The year before her death, af Klint decisively rejected a generous overture to display all her work in a dedicated facility and be given studio space, living quarters, and medical care. “Despite your interest in what I produced,” she responded to her would-be benefactor, “you still didn’t understand its higher origins.” That said, af Klint’s work would not be the first to be stripped of its higher origins upon entry to the temple of art. A stroll through most art museums will yield hundreds of objects, pre-modern and non-western, that have been similarly evacuated of all significance save their aesthetically expressive forms.
In his 2001 book, The Invention of Art: A Cultural History, philosopher Larry Shiner elucidates the origins of our modern notion of “art” in the eighteenth century, its consolidation in the 1830s, and the ways in which this new understanding radically reorganized how the west valued, understood, and encountered “art.” Were Shiner to evaluate af Klint’s work, he would probably place her paintings alongside those generated by other “resisters” to the idea of purely aesthetic “art”—resisters like the early nineteenth-century German Nazarenes and the mid-nineteenth-century English Pre-Raphaelites. Both groups understood art to have a higher purpose than just being aesthetically pleasing. For them, art should give shape to moral values and direction to communal aspirations. Art should function in service to a particular, religiously organized community, as they imagined that it did during the Middle Ages and early Renaissance.
The question of community brings us to the second assumption that shapes our modern, western notion of “art.” George Dickie describes this in his “New Institutional Theory of Art.” He characterizes our art world as a social compact, a set of tacit, interlocking, learned agreements between makers and viewers, that certain kinds of artifacts, presented in certain settings under certain conditions, get to count as “Art.” “Art” is a social practice.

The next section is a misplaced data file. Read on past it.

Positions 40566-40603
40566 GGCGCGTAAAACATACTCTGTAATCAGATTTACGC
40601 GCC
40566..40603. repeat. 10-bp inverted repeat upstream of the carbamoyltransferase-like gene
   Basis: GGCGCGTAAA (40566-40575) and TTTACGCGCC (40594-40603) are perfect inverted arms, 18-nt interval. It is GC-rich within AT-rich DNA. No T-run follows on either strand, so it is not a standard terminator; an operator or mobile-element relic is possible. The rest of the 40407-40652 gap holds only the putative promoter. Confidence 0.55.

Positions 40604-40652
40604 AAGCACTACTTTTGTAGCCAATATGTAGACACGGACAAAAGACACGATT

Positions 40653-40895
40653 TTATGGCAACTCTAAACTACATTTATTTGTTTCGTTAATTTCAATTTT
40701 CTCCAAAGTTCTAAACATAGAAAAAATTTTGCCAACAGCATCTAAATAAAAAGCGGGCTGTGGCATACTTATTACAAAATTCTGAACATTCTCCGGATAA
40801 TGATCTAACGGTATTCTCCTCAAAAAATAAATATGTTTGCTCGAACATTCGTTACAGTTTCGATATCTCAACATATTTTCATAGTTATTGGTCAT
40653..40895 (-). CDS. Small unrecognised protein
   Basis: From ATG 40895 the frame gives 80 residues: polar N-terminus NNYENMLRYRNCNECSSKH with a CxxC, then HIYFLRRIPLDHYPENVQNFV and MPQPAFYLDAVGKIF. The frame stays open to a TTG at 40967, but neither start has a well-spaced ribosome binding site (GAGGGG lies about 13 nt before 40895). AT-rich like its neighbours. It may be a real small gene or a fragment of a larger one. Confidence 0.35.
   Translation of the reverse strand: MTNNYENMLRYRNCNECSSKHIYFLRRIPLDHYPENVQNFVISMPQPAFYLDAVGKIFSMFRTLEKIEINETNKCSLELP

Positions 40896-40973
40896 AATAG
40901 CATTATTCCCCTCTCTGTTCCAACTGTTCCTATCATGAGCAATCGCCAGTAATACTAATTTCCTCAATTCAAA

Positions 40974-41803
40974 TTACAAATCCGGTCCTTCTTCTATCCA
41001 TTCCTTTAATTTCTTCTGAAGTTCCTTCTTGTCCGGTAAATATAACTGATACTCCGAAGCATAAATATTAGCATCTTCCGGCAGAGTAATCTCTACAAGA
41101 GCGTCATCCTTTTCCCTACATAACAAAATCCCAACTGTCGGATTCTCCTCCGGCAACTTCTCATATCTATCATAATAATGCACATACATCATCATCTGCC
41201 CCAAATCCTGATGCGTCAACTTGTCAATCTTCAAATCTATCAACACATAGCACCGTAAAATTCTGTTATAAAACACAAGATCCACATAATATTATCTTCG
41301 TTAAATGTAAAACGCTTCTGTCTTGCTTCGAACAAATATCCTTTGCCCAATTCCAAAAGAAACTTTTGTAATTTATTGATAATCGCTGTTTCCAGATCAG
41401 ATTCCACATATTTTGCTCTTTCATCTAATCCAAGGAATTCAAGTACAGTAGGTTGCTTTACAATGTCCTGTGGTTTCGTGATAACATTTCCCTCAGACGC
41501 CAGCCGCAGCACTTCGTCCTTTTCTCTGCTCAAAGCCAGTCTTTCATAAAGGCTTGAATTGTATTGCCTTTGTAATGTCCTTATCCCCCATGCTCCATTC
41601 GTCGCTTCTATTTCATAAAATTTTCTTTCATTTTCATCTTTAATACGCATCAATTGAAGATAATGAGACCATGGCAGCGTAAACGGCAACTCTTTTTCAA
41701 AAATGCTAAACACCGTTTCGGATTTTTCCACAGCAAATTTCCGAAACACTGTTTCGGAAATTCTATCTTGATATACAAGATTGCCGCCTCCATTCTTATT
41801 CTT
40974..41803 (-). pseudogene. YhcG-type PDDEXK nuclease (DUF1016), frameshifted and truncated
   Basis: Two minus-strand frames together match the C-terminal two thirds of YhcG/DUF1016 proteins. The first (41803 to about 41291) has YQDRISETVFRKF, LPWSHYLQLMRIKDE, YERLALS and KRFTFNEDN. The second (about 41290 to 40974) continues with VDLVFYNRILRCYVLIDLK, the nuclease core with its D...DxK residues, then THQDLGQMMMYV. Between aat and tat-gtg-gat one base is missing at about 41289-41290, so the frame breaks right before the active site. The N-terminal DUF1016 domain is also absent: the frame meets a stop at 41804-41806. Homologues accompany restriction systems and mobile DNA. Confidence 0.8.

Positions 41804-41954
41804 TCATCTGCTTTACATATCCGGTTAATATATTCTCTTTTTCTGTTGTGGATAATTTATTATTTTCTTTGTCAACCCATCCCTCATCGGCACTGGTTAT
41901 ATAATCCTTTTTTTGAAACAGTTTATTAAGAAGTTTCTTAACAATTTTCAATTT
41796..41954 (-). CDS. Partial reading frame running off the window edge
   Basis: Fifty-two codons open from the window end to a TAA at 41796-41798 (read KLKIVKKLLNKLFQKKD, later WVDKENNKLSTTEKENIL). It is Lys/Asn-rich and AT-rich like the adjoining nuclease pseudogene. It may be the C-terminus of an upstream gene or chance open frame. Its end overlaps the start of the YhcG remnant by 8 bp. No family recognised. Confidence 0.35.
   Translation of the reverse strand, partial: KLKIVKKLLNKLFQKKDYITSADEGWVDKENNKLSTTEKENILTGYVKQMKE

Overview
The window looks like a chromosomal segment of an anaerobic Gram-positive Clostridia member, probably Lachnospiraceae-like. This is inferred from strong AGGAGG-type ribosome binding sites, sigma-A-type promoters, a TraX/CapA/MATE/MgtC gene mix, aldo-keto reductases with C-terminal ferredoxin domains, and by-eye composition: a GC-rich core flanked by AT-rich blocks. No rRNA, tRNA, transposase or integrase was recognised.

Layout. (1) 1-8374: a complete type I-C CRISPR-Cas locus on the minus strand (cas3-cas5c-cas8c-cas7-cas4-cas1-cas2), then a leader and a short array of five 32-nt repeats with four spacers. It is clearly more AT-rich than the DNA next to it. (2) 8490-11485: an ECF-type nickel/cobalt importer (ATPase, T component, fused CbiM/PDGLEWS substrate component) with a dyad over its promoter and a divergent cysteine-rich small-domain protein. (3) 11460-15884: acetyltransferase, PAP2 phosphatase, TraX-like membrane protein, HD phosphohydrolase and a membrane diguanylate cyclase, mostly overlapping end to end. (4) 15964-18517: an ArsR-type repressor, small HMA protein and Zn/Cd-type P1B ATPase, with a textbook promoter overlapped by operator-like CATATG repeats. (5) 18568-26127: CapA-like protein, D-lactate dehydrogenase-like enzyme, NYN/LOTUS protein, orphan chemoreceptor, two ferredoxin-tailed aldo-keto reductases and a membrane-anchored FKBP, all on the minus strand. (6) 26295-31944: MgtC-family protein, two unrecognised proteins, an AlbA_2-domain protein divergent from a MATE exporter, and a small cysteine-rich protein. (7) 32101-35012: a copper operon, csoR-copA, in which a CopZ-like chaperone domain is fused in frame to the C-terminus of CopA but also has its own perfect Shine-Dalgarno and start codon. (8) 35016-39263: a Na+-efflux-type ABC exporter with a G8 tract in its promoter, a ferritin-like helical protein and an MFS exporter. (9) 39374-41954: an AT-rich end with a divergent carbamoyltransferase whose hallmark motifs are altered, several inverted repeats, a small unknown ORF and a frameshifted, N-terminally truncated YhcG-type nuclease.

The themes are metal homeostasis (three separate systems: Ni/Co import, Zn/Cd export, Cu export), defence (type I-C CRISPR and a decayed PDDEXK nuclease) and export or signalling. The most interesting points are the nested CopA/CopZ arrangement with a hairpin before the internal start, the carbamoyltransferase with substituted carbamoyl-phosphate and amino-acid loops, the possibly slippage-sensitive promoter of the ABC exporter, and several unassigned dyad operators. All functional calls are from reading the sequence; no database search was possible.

This claim clarifies to some extent why MoMA declined to include af Klint in its 2013 show “Inventing Abstraction.” The curator for that show, when questioned about the omission, noted that af Klint “painted in isolation and did not exhibit her works, nor did she participate in public discussions of that time. . . . [I] am not even sure she saw her paintings as art works.” Though Voss amply demonstrates that af Klint did not paint in isolation—her work was carried out in the context of one spiritualist community or another—and that she actively sought to exhibit her work to her fellow spiritualists, it’s equally clear that af Klint did not consider her images merely “art,” and she never sought to present them to an “artworld public.” Rather, what she sought in vain for thirty years was a public of like-minded co-religionists. And when she couldn’t find that, she “hurled her work into the future,” trusting that at some point, that audience would exist.
What would Hilma af Klint of 1944 have made of her popularity today? Would she have been gratified by the attention and pleased by the crowds pouring in to enjoy her colorful, energetic abstractions? Or would she have been disappointed to see her revelations transformed into “art”? When Kandinsky, the ostensible originator of abstraction, accused most people of “disembarking at Regensburg” he was castigating the shortsightedness of those who prized naturalistic representation as the aim of art, thus failing to understand that the real destination of art was “Berlin”—the unleashed power and intrinsic spirituality of pure color, shape, and line, untethered from any representational burden.
While superficially Kandinsky and af Klint are both abstract painters, for Kandinsky and his art world, the painting was the end in itself. Not so for Hilma af Klint. I wonder if she would not have seen Kandinsky and all of us today, who mistake the image as the end of art rather than the otherworldly vision it reveals, as the ones disembarking at Regensburg.
Lisa J. DeBoer teaches the history of art at Westmont College in Santa Barbara, California. She is the author of The Visual Arts in the Worshiping Church (Eerdmans, 2016), which was awarded the Arlin G. Meyer Prize for academic non-fiction by the Lilly Fellows Program in the Arts and Humanities.